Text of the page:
• Creates new jobs we don’t yet know about?
  • Israel finds a vaccine and offers it to its neighbors and peace breaks out?
  • Humbles the bullies, trolls, warmongers and other nasty people-
  • Connects people in different ways
  • Catapults us to the future where we see technology as a true gift to keep safe and us connected
  • We learn we can cooperate across borders and then maybe find cures for plastic overload and environmental issues?
  • Our children see their aging parents with more vulnerability and treat them with more respect and love?
  • We use our time at home to clean our house, catch up on things, learn a new skill, and clean out our inboxes and voicemails! Or better yet, make art and music, meditate, and pray
  • We find new ways to help and care for each other
  • We slow carbon emissions down with less travel that it actually helps the planet and puts us on the right track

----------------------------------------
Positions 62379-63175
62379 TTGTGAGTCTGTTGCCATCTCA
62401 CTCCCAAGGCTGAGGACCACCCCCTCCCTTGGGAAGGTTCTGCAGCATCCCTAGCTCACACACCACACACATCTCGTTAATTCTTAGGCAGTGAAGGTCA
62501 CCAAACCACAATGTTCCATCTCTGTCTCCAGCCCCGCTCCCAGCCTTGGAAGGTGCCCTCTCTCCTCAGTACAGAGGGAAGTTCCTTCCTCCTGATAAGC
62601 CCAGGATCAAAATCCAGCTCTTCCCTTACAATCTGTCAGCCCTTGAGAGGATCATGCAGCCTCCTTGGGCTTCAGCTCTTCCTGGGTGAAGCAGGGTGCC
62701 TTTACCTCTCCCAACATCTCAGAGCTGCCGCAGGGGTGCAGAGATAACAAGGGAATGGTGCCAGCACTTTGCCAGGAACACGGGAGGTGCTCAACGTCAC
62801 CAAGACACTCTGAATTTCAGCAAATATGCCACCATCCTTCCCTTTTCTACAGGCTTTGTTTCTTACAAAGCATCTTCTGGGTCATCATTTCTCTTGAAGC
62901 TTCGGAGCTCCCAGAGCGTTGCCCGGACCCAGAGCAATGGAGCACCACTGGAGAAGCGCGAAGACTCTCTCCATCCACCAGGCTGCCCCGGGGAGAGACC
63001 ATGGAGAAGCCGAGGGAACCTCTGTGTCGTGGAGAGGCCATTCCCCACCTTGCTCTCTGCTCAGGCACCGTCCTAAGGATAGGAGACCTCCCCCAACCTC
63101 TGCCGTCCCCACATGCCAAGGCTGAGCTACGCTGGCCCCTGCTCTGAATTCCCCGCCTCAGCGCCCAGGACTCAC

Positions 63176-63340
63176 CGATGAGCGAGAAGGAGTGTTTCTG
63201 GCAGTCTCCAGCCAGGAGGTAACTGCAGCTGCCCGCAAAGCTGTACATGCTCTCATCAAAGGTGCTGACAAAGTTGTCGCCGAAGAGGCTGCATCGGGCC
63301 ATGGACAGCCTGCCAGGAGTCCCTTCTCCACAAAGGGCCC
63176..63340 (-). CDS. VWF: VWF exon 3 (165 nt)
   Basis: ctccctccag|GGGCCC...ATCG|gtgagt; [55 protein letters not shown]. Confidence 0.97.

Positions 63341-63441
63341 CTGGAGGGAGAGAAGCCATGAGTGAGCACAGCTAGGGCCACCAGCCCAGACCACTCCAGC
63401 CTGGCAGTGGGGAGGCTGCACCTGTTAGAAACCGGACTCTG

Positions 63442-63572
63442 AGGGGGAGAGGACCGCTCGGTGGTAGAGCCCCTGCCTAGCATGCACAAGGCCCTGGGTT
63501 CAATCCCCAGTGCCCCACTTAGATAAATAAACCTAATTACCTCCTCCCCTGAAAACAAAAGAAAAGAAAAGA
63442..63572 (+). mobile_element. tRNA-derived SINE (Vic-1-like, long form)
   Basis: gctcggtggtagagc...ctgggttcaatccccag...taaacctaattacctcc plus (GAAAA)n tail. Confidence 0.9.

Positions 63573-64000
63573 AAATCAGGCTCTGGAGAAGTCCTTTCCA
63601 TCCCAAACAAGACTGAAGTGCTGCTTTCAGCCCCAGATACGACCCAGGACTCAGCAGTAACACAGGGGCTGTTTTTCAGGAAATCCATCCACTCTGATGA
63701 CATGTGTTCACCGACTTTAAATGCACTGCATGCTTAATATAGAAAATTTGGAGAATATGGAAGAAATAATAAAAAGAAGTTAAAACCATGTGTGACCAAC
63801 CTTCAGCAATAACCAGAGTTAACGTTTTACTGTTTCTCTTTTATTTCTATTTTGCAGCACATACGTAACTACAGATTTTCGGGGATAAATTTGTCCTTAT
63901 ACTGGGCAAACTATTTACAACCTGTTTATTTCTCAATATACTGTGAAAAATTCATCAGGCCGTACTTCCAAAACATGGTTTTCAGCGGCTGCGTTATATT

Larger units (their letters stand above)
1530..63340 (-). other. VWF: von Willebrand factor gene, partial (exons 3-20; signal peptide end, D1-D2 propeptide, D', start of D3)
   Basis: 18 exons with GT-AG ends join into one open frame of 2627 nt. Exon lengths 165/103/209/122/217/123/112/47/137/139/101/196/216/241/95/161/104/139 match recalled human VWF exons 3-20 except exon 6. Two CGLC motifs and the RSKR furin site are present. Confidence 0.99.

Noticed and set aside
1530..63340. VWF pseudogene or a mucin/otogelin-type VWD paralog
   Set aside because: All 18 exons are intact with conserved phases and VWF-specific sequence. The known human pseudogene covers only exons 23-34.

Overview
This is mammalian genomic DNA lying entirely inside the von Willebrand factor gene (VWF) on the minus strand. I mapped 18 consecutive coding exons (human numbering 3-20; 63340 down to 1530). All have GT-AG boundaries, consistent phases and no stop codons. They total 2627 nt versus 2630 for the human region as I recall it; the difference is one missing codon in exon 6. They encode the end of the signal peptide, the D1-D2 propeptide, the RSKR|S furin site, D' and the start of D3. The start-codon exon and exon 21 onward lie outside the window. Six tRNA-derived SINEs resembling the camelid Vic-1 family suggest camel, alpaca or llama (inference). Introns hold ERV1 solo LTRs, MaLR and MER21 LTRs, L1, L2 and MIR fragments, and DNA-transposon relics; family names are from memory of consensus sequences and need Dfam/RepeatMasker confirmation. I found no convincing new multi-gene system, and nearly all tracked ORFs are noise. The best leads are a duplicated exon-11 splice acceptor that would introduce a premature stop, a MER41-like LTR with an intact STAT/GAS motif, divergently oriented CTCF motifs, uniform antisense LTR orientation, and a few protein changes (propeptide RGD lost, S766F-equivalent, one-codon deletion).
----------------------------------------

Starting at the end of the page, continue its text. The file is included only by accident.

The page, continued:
• We find we are more resilient than we knew,
  • Billionaires step up and fund more 
  • The world finds more compassion and solutions for the poor, disabled, elderly, mentally ill and those who need ongoing help
  • This crisis resets our overwork/overwhelm cycle
  • We learn to enjoy and love more those we are are with at home
  • We learn how to manage anxiety
  • This exposes the cracks in our healthcare system and we unite to fix it
  • We try new recipes and waste less food since we don’t want to go out and shop
  • We get creative
  • New ( younger) leadership emerges to take us to the next stage of our evolution

Maybe …who knows? we shall see…..

We can’t and shouldn’t minimize the suffering, physical and economic, and agony that many people are experiencing and will experience in the coming weeks. As Jews we know that loss of life is never to be taken lightly. But imagining a better future arising from this crisis is an important spiritual exercise.

Hopefully in the spirit of Passover we will all feel liberated from the plague, we will not have taken foolish chances, and as a human family, we will be stronger from the journey through the narrow places.